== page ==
An inland boat limits you to mostly landlocked waters, if you have to relocate to another area for work or whatever the case may be, you’re going to have to pull that thing out of the water and tow it to another part of the country. Not the best in mobile living if you’re inland. An RV suits the inland mobile life much better. I would also disagree about your class comment… there are million dollar rigs in both worlds. My current rig was half a million in acquisition and not the eyesore 1970s style Winnebago that most people envision when they hear “RV”.
      However if one is going international in mobility, an ocean capable boat fits the bill nicely, and by that I mean one that is capable of circumnavigating the globe, these boats are not cheap. You’re looking at half a million investment just for an entry level ship fully equipped that wont kill you on your first crossing attempt.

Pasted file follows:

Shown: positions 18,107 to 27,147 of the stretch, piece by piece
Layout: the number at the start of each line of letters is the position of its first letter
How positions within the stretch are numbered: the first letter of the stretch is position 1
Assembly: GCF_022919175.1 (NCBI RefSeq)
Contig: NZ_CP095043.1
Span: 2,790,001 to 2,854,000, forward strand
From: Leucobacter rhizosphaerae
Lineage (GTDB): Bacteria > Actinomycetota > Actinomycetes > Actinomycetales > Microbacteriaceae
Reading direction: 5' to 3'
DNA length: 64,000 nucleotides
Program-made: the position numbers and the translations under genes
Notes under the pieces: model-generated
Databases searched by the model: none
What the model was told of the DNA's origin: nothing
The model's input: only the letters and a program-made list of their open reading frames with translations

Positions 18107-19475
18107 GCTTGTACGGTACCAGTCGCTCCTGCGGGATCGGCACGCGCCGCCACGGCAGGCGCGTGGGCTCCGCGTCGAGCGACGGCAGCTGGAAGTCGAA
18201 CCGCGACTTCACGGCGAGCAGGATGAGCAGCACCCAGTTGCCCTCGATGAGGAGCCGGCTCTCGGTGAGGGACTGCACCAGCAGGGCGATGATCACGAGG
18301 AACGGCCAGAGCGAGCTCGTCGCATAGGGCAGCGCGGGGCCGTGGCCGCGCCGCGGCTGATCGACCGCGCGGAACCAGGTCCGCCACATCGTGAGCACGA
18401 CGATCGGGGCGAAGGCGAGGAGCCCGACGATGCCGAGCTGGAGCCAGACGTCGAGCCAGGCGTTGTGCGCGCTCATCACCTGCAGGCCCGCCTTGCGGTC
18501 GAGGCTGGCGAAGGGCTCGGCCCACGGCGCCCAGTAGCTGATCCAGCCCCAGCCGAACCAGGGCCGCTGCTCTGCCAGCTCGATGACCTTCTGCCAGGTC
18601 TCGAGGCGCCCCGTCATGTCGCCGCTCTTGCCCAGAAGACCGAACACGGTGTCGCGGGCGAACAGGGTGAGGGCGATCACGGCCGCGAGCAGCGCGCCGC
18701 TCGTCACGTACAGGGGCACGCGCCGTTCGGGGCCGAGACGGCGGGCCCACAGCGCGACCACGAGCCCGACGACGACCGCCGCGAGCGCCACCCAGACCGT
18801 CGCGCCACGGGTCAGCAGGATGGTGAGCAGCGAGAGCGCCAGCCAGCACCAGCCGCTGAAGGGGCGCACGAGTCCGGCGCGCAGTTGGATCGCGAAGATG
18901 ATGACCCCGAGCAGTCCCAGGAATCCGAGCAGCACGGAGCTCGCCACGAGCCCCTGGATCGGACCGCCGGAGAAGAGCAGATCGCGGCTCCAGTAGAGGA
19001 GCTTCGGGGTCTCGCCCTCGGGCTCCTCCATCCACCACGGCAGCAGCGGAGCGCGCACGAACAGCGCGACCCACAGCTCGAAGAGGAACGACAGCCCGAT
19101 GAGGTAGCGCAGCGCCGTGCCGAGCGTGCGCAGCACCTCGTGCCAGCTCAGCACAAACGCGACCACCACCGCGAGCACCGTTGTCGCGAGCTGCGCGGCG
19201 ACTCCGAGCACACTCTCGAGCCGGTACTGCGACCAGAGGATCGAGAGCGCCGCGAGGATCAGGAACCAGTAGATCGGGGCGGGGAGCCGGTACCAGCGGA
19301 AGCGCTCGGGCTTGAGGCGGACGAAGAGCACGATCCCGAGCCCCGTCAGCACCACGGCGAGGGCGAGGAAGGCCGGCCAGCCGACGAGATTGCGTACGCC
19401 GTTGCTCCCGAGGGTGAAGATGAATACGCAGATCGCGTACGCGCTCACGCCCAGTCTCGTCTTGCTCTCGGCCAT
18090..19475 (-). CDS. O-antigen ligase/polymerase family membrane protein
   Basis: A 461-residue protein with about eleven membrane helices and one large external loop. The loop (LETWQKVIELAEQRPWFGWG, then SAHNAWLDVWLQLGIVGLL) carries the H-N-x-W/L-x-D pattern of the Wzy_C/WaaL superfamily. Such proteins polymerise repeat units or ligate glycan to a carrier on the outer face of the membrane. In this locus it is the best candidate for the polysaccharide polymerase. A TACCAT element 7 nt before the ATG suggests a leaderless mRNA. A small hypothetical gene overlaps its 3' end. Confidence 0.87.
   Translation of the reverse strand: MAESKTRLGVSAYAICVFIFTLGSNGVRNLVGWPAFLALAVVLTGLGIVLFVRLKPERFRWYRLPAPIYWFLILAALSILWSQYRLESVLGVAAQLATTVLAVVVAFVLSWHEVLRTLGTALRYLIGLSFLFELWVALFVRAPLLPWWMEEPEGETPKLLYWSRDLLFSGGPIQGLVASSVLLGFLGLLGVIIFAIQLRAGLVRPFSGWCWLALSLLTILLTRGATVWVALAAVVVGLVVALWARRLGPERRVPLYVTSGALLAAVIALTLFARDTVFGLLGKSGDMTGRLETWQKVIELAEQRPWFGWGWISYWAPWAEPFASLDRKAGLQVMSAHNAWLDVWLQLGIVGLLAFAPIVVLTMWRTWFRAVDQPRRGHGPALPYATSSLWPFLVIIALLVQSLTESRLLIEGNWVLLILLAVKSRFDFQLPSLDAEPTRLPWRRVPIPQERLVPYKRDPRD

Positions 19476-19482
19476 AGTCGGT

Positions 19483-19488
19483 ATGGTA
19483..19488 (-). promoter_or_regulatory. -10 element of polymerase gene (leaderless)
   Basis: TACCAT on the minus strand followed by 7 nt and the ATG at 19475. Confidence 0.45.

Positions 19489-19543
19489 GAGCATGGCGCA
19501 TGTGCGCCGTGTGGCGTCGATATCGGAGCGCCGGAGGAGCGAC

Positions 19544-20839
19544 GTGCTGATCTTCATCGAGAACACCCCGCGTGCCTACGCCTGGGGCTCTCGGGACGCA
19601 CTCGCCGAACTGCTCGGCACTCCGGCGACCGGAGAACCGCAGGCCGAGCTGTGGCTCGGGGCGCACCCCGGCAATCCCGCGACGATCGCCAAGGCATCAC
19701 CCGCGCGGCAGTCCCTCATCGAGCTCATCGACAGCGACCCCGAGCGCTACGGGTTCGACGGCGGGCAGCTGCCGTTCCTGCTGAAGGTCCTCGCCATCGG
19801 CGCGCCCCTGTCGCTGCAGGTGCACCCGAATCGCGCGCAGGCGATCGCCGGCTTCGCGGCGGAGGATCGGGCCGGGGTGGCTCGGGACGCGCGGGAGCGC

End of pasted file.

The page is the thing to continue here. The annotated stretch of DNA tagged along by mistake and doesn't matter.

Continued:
Beyond acquisition, neither are necessarily cheap living either, maintenance and docking fees can eat up funds quickly. If you go cheap on either acquisition, maintenance is going to eat you alive. Not only that many places (docks/RV parks) have a “dress code” anymore too, older units not allowed due to safety/insurance concerns and the eyesore aspect.
      Not saying it cannot be done on the cheap, I know people who “van/stealth camp” in parking lots. I also know folks who rent out their lake houseboats off season for live in caretakers if you will. The latter is a good option for someone willing to do the work required to baby sit someones boat and have cheaper than usual rent.

      1. I’m slowly whittling my wife down on the RV idea. Will we ever do it? Who knows, but I like to keep my options open. The idea of complete freedom to go wherever, whenever seems just to good to pass up.

        1. Yeah, I enjoy it. I don’t have a wife and my boy is grown so it’s just me in my castle on wheels, except when I have “company” LOL.